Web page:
I am nowhere close to pushing out my little pumpkin. I’m just hanging out, developing bed sores, and cultivating some crazy hair.

Over the course of the 21 hours of pitocin that day, the dose climbs from 2 to the max of 20 and stays steady at 20 for a long time. The contractions never get really painful, but they are a little more noticeable than the day before. I think I can honestly say this is one of the most awful days of my life. I’m uncomfortable, being pumped full of drugs, continually prodded by medical staff, unable eat, and unable to leave my bed. I continually remind myself that this is all in the name of progress and each hour brings me closer to meeting my baby boy.

When the doctor checks me an 10pm and I have made zero progress throughout the day, I start feeling pretty low. When the doctor goes on to tell me that because my body is not responding to the meds, and because the baby is thought to be so big, I will more than likely need a c-section, the tears start flowing and I cannot for the life of me stop them. I am beyond exhausted from a long day of drugs, and my spirit has been pretty much crushed at this point. There is nothing left for me to do but to become a heaving mass of sobbing tears and snot.

My medical team sees how horribly upset and exhausted I am, and I think they are a little taken aback. They say something to the effect of “Wow. OK, crazy lady. Take this Ambian and we will try again in the morning.” My doula comes to check in with us and provide a little moral support. I take the ambian and within moments everything goes black and I am in the deepest sleep I have ever known.

Day 3 – Thursday 11/1/12
(In which something actually happens)

I was born on December 1st, and my husband was born on May 1st, so we think “Hey, maybe this baby wants to join the first of the month club!” I awake around 7am, have some breakfast and we talk with the medical team. The new plan is to take two more rounds of miso to basically beat my cervix into submission, and then to go back on the pitocin to get the contractions in gear. If this plan doesn’t work, it will be c-section time. I am not a praying type of person, but at this point I ask my sister and aunt to light candles and think positive labor thoughts for me, which they do because they are awesome. I start wishing with every ounce of me that today will be the day that I meet this baby.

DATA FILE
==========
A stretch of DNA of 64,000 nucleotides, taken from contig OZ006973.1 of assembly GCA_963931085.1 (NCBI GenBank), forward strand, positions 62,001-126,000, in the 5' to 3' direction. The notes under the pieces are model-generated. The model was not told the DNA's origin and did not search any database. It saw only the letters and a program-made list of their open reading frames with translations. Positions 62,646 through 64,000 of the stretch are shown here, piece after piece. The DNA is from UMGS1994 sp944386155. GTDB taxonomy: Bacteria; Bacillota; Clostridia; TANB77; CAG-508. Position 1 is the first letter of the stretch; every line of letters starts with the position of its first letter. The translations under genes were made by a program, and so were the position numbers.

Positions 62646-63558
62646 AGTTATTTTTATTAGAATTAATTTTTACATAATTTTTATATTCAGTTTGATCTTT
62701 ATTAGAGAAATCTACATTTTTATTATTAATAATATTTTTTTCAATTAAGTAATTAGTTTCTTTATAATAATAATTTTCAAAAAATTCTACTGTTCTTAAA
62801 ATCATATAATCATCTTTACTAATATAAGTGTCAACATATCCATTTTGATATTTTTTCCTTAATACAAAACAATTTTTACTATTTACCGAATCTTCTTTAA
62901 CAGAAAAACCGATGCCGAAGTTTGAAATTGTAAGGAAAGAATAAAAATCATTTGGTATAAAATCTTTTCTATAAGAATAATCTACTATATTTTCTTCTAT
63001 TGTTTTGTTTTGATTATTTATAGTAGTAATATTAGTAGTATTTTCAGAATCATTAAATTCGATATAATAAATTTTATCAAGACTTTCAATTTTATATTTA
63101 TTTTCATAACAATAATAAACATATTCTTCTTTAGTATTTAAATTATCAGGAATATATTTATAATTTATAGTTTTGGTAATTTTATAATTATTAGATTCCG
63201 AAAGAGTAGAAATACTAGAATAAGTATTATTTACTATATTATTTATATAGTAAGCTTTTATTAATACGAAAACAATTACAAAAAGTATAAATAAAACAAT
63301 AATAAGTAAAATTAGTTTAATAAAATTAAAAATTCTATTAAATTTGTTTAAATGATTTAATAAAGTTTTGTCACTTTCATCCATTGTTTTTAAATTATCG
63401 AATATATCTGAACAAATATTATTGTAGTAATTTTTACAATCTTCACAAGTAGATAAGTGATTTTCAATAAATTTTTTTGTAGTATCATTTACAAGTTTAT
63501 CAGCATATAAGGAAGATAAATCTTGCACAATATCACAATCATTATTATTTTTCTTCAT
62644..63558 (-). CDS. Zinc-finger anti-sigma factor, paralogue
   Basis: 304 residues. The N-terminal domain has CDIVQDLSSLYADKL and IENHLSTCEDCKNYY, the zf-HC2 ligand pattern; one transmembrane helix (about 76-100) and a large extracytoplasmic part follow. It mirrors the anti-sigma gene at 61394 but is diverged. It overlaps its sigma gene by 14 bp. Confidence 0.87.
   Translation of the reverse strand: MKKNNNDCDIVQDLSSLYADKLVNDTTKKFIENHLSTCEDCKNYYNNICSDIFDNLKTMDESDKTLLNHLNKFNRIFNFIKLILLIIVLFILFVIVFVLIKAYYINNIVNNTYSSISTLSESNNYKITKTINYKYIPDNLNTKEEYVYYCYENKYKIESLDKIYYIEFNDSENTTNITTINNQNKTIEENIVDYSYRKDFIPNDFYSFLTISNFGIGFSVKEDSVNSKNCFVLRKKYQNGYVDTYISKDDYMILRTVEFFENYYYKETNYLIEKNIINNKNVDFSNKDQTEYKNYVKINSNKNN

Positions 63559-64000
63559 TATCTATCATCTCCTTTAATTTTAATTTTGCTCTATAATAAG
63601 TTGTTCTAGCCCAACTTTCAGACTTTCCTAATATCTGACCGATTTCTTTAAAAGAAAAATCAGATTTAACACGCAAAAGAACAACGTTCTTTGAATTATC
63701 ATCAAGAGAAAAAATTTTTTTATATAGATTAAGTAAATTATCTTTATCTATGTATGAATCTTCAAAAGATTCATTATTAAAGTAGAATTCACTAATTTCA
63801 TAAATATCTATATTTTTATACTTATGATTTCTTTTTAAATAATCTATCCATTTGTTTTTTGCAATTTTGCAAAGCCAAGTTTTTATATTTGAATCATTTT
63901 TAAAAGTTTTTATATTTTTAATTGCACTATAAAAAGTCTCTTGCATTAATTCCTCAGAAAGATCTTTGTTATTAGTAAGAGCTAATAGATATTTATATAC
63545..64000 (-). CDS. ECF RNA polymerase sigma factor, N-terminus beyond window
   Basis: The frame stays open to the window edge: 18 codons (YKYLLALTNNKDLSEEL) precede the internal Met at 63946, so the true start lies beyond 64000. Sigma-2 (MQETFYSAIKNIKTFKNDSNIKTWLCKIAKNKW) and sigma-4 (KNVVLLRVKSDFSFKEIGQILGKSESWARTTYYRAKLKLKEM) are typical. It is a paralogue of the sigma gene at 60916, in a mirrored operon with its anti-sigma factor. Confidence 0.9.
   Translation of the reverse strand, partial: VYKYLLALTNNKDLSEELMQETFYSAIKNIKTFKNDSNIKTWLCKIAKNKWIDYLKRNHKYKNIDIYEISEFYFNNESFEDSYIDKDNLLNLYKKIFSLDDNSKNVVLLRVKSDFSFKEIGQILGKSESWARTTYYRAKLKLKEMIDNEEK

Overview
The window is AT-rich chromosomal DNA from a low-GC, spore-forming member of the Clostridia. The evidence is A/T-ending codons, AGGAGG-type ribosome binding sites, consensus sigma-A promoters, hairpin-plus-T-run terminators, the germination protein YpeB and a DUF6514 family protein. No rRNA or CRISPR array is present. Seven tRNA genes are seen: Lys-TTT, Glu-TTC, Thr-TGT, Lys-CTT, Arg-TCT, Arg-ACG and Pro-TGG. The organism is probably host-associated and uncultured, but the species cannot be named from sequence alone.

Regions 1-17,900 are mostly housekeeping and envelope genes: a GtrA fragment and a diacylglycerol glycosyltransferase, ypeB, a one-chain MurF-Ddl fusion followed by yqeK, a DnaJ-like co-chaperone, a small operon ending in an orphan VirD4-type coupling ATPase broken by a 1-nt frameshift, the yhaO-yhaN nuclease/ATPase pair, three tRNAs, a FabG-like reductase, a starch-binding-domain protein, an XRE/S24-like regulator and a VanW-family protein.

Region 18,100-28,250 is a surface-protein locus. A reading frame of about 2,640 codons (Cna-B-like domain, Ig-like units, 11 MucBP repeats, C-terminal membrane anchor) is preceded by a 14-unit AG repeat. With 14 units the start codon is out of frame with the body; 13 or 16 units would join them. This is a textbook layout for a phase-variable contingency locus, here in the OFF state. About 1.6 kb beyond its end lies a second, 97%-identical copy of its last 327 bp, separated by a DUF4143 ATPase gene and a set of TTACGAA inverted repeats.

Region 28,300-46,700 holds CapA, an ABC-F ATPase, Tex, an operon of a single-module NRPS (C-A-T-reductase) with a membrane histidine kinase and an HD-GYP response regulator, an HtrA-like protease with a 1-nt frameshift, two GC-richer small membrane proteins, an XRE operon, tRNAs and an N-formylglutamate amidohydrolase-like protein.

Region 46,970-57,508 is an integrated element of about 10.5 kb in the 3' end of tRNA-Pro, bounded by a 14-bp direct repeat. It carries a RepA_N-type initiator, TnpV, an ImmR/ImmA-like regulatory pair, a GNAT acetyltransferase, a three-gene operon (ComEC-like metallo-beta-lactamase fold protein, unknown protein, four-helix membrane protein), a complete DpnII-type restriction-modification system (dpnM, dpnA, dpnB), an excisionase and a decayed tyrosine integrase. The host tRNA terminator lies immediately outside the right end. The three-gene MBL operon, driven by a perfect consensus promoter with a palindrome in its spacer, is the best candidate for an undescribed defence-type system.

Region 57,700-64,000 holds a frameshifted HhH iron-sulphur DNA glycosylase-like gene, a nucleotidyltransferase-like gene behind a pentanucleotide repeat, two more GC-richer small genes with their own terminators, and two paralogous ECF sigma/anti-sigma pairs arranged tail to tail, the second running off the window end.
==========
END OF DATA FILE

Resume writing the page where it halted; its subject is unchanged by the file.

It takes 8 hours to go through 2 rounds of misoprostol, and at the end of it I have dilated only 1 centimeter, for a grand total of 4 centimeters. It’s mid afternoon and I am allowed to have some food, and then we dive right back in to the pitocin. The day is filled with more card games, and more movies. More looking at each other and saying “My god, can you believe that we are still here? Still trying to make this happen?” I watch Strictly Ballroom while my husband runs home for a a shower and a change of clothing, and slowly I start to feel contractions that actually hurt a little. When he comes back  in early evening we decide to watch Rango and that’s when my contractions start coming regularly and I need to focus to get through them. I start to realize, oh hey, this is that pain that people keep telling me will happen. This is why every keeps saying I won’t be able to do this without drugs. Halfway through the movie I realize that I can’t follow the plot and that it’s time to turn off the movie and practice some breathing.

rango screen shot

Rango, sending me in to labor at long last.

So we put on some hippie zen chanting music and I start getting in to my breathing zone. Around 10pm I tell my husband to catch some sleep because I’m pretty certain that it’s going to be a long night. I sit in bed riding the rhythm of contractions. When each one rises up I press my finger against my 3rd eye, take a deep breath and exhale it as slowly as I possibly can. My husband wakes up when I begin making some noise as I labor through things. When midnight arrives we are laboring together at last.

Day 4 – Friday 11/2/12
(In which this kid finally shows his sweet face)
Disclaimer: Things get a little graphic in this portion of the post!

November second is Dia de Los Muertos which also happens to be my favorite holiday. Given that my husband and I had a Dia de Los Muertos themed wedding, it is a fitting day for our son to be born. I secretly hope to myself that he will show up in full sugar skull makeup.

Artistic Rendering of TigerOne
(Not really… painting by SigneTveitan)

At 1am things are getting pretty intense and I tell my husband that it is time to call our doula and have her head over. He hangs up the phone after speaking with her and moments later I have a really strong contraction where I ask him to push on my third eye for me. At the height of the contraction I yell “push harder!” and the moment that his thumb digs into my forehead, I feel a pop, followed by a big long gushing sensation. My water has broken so we alert our nurse. Meanwhile, the pain of contractions jumps from about a 5 to an 11. I’ve lost my cushion of water and the pain sends my body into a state of shock that causes me to violently empty everything in my stomach. My husband says something to the effect of “WOAH, this is intense! This is happening!” and I wonder if maybe some pain medication wouldn’t be a bad idea, but I keep that thought to myself and persevere.